• In Brazil, a party called “chá de bebê” (baby tea) is offered before birth and is often a “women-only” event.
  • In Chinese tradition, a baby shower, called manyue (满月) is held one month after the baby is born. Due to the lack of advanced medical technology in ancient times, the high infant mortality rate prompted families and friends to celebrate if a baby survived more than one month after birth.
  • In Armenia, a baby shower is called “qarasunq” (քառասունք) and is celebrated 40 days after baby’s birth. It is a mixed party for all relatives and friends. Guests usually bring gifts for the baby or parents.
  • In Iran, a baby shower is called sismoony party which in the family of pregnant woman 1-3 months before delivery will provide her virtually all accommodation and accessories her first baby needed. This includes but not limited to bed, toys, clothes, dishes and almost every things related to the baby. All family and close friends would be invited to see the gifted items and also themselves will bring a gift.
  • In Costa Rica, a baby shower party is called té de canastilla (“basket tea”).
  • In Hindu tradition, they are called by different names depending on the community the family belongs to.
  • In northern India it is known as godbharaai, in western India, especially Maharasta, this celebration is known as dohaaljewan, and in West Bengal and Odisha it is called saadh.
  • In Southern India, in Tamil Nadu/Andhra Pradesh it is called Seemantham or Valaikaapu (The expecting mother wears bangles) and in Karnataka it is calledshreemanta and is held when the woman is in her 5th or 7th or 9th months of pregnancy. Although Seemantham and Valaikappu might be celebrated together, they are very different. Seemantham is a religious ceremony while Valaikappu is a purely social event much like Western baby showers. In a Valaikappu, there is music played, and the expecting mother is decked in traditional attire with lots of flowers and garlands made of jasmine or mogra. A swing is decorated with flowers of her choice, which she uses to sit and swing. At times there are symbolic cut-outs of Moons and Stars that are put up. There are blessings showered on her by the elderly ladies from the household and community. There are gifts given to the expecting mother. It is a very affectionate and fun-filled event for most of the expecting mothers since they are on the threshold of motherhood and entering a new life.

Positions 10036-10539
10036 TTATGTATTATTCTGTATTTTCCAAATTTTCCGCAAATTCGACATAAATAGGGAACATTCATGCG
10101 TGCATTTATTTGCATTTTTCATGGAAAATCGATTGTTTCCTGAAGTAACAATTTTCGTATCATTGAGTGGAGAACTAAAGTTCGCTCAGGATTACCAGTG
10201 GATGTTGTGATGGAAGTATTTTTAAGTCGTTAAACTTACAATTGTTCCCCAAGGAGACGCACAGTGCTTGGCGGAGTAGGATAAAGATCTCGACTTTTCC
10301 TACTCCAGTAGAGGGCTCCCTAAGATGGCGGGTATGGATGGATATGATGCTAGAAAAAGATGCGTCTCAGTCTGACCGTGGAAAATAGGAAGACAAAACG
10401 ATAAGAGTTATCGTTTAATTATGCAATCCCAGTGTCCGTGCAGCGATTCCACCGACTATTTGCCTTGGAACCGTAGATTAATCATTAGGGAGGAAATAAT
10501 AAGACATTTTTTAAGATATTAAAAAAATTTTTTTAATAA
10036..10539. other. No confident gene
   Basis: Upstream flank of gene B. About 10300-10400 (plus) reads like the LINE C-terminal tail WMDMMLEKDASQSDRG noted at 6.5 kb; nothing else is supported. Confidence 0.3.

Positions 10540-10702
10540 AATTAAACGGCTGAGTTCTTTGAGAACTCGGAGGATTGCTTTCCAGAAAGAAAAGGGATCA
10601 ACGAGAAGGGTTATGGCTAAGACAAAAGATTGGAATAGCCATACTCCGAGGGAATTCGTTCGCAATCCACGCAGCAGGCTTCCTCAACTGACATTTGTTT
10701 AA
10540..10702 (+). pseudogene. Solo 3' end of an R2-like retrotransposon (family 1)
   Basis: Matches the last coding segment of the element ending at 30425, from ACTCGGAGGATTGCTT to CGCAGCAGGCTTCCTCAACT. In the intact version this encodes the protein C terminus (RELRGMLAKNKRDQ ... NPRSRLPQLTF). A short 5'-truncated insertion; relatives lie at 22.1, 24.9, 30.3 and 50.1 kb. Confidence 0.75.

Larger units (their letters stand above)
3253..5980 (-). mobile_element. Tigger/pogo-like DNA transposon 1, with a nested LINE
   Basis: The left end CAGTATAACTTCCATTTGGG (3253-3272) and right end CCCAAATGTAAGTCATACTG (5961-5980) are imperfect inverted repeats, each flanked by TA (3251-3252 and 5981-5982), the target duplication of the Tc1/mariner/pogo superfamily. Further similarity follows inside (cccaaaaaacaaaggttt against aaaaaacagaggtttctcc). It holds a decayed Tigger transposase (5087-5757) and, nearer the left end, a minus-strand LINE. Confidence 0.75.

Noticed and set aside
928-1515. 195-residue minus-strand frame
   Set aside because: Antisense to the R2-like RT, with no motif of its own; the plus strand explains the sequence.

• In Kerala, it is known as ‘Pulakuli’, and is practiced predominantly in the Nair community, though it’s popularity has spread to other Hindu sects as well over the years. On an auspicious day, after being massaged with homemade ayurvedic oil, the woman has a customary bath with the help of the elderly women in the family. After this, the family deity is worshipped, invoking all the paradevatas (family deities) and a concoction of herbal medicines prepared in the traditional way, is given to the woman. The woman is dressed in new clothes and jewellery used for such occasions. A big difference in the western concept of baby shower and Hindu tradition is that the Hindu ceremony is a religious ceremony to pray for the well-being of the baby. In most conservative families gifts are bought for the mother-to-be but not the baby. The baby is showered with gifts only after birth.